A Passion for Prayer
By Rev. Ann Garvin
In October of last year our little church, Woodstock United Methodist, opened its doors for one hour each weekday for a time of prayer. From noon to 1 p.m.each day we invited members of our congregation and anyone in our community to come and pray.
In the 20 minutes preceding the noon hour we played our chimes, which mixed the sound of hymns into Woodstock’s wind and carried a reminder to pray to the edge of town. At noon we rang the bell to let our neighbors know that our doors were open, but more importantly to remind them, wherever they are, to pray.
Each day during the month we passed out flyers, placing some on cars parked nearby, and proclaimed on our signs along Mill St. and Towne Lake that we were “Open for Prayer.” Most of the days were warmer than normal for our part of the South, so we swung open our front doors wide. On most days a handful of people entered our historic sanctuary for a few moments, if not for a full hour of prayer.
Our purpose in opening our doors for an hour was to remind people of the importance of prayer. We wanted to offer a daily reminder, a prompt if you will, to “ring a bell” (excuse the pun), to strike a chord, to jog a memory, maybe even harken back to a time when things seemed a little slower, when we took the time to be thankful, to ask for help, to offer praise, that prayer should be an important part of our day. Our entire day.
During that month, I offered a sermon series entitled: “Teach Us To Pray” with the following five messages on prayer:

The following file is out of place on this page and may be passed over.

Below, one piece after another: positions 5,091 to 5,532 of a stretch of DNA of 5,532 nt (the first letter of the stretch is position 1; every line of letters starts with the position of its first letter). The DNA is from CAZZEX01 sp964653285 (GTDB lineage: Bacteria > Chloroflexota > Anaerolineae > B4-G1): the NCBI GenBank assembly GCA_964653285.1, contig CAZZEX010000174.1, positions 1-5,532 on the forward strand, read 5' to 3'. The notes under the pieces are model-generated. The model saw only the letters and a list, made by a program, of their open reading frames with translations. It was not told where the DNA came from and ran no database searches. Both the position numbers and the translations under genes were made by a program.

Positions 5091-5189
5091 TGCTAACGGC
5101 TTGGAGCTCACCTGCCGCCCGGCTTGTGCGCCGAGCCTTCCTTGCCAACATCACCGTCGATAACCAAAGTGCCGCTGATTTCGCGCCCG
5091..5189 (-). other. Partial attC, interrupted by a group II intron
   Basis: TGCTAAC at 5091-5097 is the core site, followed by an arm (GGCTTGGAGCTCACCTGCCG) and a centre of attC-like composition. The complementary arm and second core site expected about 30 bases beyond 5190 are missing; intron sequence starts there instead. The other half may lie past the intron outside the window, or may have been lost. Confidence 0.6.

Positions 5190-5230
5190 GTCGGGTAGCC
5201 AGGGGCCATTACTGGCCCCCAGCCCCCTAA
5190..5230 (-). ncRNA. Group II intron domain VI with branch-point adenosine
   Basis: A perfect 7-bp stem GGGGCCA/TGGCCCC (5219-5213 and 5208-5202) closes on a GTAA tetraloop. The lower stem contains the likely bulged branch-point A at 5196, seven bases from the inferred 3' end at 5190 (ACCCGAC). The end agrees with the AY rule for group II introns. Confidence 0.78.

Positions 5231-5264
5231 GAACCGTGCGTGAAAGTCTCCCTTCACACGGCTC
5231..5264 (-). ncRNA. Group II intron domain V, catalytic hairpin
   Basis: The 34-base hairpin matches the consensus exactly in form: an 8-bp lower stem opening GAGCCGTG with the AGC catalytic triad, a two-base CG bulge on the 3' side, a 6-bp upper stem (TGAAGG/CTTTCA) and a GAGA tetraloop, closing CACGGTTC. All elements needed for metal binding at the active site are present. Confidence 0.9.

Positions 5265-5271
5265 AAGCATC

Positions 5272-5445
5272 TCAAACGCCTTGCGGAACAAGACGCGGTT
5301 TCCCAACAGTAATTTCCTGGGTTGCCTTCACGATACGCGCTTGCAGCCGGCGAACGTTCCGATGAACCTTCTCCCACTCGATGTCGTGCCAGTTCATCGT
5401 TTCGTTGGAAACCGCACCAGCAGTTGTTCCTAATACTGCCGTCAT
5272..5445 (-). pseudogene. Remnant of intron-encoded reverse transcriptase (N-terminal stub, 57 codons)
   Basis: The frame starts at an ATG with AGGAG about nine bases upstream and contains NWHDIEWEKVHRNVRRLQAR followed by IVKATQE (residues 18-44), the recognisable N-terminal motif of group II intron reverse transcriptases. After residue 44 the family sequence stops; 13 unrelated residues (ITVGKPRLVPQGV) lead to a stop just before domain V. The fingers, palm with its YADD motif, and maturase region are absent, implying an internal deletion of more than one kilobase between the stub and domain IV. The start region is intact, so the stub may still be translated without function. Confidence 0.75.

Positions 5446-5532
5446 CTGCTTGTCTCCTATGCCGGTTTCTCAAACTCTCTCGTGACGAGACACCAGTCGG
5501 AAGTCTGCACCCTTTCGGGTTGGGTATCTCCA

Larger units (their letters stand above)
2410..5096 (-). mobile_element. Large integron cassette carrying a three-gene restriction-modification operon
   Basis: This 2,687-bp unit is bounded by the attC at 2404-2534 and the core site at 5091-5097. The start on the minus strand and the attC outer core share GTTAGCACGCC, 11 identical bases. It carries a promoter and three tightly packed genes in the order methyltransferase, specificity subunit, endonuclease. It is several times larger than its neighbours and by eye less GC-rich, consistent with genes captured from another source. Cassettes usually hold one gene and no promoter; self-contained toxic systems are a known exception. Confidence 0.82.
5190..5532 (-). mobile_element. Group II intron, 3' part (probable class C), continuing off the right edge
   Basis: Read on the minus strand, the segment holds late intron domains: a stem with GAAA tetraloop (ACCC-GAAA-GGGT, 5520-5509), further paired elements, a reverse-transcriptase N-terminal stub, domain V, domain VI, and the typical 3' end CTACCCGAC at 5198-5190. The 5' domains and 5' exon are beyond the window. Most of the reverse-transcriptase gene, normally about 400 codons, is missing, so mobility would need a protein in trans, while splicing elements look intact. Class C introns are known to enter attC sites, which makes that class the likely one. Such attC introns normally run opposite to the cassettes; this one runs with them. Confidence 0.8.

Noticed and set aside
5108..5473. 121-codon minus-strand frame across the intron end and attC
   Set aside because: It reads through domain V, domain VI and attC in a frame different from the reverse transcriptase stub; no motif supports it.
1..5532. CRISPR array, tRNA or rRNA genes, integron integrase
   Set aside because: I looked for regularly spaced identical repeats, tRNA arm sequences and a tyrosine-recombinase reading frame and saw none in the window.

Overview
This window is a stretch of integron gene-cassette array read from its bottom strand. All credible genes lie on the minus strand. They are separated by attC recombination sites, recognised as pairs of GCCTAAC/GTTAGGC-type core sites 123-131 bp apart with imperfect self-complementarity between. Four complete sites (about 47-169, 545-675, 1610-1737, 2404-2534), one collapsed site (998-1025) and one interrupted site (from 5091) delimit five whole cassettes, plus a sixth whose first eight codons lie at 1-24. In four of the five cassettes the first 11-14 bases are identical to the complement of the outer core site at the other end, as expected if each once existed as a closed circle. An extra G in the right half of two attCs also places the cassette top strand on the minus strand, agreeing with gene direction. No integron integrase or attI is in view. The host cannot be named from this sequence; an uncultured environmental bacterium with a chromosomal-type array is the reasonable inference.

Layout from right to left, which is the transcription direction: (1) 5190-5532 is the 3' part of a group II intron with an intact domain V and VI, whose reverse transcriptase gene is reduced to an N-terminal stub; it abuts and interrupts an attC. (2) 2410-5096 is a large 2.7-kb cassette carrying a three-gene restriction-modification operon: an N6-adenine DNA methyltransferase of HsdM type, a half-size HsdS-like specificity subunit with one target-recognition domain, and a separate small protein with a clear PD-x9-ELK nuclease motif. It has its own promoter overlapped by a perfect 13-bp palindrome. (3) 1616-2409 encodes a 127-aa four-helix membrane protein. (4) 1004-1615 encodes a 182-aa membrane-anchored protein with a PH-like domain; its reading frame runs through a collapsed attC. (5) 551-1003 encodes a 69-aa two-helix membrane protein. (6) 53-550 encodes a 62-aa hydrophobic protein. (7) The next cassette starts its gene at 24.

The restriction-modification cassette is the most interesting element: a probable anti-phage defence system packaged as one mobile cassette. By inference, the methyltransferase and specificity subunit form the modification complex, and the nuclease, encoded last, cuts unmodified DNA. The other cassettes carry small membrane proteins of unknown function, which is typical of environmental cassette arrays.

- The Lord’s Prayer
- Types of Prayer (described in Scripture)
- Abide In Me
- Praying Scripture/Praying the Psalms (including Lectio Divina)
- The Love Exchange (Prayer as Worship)
As a result of our October experience, our church chapel has now been reconfigured to provide a space for a weekly gathering time – our “Sweet Hour of Prayer.” Some may think that prayer meetings are a vestige of the past, but we believe that when we pray, both individually and collectively, we are intentionally asking to be in God’s presence. 20th-century Methodist Christian missionary and theologian E. Stanley Jones said that “prayer is not an occasional exercise to which you turn now and then; it is a life attitude.”
This year we are asking God for a heart like that of the early church, where “all these were constantly devoting themselves to prayer” (Acts 1:14).
Rev. Ann Garvin is pastor of Woodstock UMC. Contact her at email@example.com.